backyard always smelt of dustbins. And all houses had insects in
them. We had blackbeetles in the wainscoting and crickets
somewhere behind the kitchen range, besides, of course, the meal-
worms in the shop. In those days even a house-proud woman like
Mother didn't see anything to object to in blackbeetles. They were
as much a part of the kitchen as the dresser or the rolling-pin.
But there were insects and insects. The houses in the bad street
behind the brewery, where Katie Simmons lived, were overrun by
bugs. Mother or any of the shopkeepers' wives would have died of
shame if they'd had bugs in the house. In fact it was considered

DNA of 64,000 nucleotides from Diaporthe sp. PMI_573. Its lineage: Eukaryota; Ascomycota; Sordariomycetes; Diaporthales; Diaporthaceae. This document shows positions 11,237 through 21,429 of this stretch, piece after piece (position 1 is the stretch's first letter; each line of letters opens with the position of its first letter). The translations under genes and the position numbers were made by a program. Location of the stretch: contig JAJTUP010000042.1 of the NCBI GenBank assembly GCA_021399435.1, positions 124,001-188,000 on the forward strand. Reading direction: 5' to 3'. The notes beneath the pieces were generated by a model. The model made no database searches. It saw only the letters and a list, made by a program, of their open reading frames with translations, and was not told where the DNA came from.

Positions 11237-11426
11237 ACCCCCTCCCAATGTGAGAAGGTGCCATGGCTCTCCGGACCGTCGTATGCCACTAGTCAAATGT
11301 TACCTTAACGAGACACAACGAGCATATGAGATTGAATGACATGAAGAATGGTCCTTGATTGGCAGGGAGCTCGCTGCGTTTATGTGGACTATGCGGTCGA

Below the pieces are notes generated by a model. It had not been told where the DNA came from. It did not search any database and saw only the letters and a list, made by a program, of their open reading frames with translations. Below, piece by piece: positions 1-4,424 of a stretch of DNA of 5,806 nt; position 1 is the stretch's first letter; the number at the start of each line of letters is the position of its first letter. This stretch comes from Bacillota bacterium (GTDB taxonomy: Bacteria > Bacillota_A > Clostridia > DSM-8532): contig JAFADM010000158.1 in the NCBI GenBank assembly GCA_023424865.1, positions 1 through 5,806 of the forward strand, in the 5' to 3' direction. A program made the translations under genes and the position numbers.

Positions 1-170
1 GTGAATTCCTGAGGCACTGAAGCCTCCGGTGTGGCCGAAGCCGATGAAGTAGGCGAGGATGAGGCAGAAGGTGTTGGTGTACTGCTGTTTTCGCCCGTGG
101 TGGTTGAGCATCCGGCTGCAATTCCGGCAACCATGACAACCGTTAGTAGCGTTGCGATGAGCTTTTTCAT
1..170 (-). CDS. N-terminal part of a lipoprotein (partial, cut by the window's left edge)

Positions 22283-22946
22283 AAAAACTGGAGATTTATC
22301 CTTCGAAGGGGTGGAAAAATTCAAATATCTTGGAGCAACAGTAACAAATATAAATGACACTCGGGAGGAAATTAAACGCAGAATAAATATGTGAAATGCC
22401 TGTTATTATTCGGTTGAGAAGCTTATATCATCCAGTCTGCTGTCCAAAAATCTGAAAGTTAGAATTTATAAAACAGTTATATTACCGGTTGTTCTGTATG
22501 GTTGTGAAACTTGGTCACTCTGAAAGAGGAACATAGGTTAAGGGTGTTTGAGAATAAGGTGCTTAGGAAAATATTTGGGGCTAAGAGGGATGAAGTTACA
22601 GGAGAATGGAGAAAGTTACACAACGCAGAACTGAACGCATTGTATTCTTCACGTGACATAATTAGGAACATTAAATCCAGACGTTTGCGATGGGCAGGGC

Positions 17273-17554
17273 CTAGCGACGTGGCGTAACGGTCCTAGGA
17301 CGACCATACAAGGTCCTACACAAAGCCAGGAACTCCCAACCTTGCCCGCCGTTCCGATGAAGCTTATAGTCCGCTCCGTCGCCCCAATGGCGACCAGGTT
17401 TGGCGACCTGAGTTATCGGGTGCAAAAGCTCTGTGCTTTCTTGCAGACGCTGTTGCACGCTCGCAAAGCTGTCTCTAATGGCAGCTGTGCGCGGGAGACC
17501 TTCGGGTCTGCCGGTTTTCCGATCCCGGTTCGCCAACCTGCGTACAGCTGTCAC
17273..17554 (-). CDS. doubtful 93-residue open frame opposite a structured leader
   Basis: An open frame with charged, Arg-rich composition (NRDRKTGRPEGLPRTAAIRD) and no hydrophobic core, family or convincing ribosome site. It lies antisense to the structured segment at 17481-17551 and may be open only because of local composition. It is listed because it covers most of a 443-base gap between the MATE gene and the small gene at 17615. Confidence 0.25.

proper to say that you didn't even know a bug by sight.

The great blue flies used to come sailing into the larder and sit
longingly on the wire covers over the meat. 'Drat the flies!'
people used to say, but the flies were an act of God and apart from
meat-covers and fly-papers you couldn't do much about them. I said
a little while back that the first thing I remember is the smell of
sainfoin, but the smell of dustbins is also a pretty early memory.
When I think of Mother's kitchen, with the stone floor and the
beetle-traps and the steel fender and the blackleaded range, I
always seem to hear the bluebottles buzzing and smell the dustbin,
and also old Nailer, who carried a pretty powerful smell of dog.
And God knows there are worse smells and sounds. Which would you
sooner listen to, a bluebottle or a bombing plane?